Boomerang Festival director Rhoda Roberts.
Boomerang Festival director Rhoda Roberts. Marc Stapelberg

Call for investment in culture as Boomerang Fest kicks off

AS THE 2018 Boomerang Festival kicked off today, there were calls for the state government to invest more money in indigenous arts.

Boomerang Festival director Rhoda Roberts welcomed the "very small amount of money” they receive to support their festival, which runs in conjunction with Bluesfest.

But she said investing in Australia's indigenous arts and preserving their stories made economic sense.

"97% of visitors to Australia want an indigenous experience and 24% are receiving that experience,” she said.

"Often, they think they have to go to Central Australia to receive that experience.”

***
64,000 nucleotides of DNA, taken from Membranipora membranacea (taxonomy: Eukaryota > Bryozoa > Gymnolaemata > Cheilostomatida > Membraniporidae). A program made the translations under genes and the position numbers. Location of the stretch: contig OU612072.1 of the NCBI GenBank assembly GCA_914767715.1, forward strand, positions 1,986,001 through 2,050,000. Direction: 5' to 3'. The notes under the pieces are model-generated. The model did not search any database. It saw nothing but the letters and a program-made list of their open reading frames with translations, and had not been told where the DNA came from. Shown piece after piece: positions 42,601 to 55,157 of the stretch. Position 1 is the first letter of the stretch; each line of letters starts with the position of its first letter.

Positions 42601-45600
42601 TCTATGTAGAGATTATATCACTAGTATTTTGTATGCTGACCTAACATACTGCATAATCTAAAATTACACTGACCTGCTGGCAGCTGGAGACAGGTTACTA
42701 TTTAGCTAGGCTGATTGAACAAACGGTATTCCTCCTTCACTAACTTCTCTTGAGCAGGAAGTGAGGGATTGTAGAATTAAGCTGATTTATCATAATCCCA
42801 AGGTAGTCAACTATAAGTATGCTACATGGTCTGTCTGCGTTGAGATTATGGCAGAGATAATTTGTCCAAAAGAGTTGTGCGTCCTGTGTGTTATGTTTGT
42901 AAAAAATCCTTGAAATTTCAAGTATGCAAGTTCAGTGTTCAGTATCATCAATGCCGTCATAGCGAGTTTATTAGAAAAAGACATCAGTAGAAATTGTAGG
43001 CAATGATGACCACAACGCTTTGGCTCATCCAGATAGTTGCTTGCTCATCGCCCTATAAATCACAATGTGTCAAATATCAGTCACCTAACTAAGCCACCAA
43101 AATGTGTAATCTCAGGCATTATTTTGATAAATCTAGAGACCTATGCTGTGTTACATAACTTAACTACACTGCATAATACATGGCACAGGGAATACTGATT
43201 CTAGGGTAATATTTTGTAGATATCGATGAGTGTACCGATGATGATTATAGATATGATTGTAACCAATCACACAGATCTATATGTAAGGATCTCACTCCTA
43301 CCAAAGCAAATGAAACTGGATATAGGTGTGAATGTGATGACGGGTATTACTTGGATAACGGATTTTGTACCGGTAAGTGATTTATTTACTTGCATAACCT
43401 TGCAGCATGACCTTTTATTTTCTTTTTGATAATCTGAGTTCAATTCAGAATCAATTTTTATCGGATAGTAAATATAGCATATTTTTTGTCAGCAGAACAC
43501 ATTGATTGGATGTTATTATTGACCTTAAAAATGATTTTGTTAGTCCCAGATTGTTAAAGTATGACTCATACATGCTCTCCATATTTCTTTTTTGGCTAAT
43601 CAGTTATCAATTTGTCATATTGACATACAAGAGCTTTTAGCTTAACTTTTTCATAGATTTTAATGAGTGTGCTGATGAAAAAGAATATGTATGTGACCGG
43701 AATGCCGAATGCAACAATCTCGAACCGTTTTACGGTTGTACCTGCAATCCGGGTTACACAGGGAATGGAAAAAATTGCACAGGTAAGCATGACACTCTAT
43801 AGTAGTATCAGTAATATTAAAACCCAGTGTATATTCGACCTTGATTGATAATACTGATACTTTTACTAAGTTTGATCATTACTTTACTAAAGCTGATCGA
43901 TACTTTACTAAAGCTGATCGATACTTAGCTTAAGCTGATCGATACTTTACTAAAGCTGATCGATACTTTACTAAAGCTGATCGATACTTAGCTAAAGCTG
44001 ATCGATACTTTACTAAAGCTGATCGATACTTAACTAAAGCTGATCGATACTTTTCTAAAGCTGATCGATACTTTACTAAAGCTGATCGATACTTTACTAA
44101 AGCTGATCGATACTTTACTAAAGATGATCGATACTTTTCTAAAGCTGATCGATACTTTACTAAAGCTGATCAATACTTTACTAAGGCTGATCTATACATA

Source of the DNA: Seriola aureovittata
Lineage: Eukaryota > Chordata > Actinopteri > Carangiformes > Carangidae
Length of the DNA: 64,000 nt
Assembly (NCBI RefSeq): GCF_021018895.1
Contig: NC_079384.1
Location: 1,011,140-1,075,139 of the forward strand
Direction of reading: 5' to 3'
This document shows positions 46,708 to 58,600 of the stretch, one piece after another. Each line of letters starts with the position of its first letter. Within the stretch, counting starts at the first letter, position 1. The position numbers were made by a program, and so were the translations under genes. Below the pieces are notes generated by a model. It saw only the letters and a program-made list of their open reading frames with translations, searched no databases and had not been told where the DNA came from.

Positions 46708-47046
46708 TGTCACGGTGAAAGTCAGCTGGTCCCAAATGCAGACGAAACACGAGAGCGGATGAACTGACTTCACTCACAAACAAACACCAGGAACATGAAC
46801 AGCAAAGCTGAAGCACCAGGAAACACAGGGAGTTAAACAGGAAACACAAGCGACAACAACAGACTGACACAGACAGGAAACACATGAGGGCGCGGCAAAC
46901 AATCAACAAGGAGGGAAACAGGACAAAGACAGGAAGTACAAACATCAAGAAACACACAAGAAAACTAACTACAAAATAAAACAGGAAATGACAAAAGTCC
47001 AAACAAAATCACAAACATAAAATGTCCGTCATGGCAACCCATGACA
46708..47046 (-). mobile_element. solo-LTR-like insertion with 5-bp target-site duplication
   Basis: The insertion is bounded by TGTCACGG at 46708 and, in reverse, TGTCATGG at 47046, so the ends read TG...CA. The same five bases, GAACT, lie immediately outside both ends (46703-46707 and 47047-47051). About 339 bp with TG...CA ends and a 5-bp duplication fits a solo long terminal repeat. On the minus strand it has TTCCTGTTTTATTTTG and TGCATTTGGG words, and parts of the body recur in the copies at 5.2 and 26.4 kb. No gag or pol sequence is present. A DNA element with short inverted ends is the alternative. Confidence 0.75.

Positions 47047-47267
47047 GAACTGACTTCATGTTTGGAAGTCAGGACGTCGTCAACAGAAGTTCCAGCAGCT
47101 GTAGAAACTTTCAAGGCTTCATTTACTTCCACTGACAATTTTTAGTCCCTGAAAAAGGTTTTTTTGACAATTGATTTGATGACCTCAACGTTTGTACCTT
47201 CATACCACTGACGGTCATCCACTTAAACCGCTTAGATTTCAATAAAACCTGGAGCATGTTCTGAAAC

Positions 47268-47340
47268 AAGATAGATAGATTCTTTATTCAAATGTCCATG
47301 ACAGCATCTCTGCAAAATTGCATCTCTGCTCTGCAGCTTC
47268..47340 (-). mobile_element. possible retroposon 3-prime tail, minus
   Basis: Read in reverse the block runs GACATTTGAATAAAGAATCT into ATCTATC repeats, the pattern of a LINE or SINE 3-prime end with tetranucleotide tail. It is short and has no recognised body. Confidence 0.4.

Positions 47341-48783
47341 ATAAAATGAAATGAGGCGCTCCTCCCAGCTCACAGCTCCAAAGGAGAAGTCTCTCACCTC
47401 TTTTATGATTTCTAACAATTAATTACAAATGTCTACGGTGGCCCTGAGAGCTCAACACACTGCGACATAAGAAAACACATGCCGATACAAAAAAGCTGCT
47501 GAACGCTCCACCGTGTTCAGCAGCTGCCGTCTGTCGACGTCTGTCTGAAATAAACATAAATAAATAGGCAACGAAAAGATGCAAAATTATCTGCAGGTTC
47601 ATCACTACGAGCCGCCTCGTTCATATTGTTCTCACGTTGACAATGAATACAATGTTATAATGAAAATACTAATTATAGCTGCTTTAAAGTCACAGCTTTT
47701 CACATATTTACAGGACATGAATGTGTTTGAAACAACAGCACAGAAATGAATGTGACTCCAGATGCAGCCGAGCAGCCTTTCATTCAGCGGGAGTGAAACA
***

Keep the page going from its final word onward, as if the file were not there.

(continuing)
With a diverse host of incredible talents on show with her event, Ms Roberts said that couldn't be further from the truth.

"It comes back to tourism opportunities for Aboriginal peoples across the country to be economically independent,” she said.

"Cultural tourism is a way we can... bring a different lens to that story.

"If you even get a taste of the Boomerang Festival, you will see local people's acts.

"You will see acts from across the country.”

Bluesfest director Peter Noble said while he supported the Boomerang Festival's inclusion in his event, he believed it should warrant a separate festival.

He said New South Wales was "far behind” other states in supporting indigenous creatives.

"NSW again seems to be not only lagging behind, it's not even in the race... when you compare it to the other states and what they're prepared to do,” he said.

The Boomerang Festival will run until Sunday.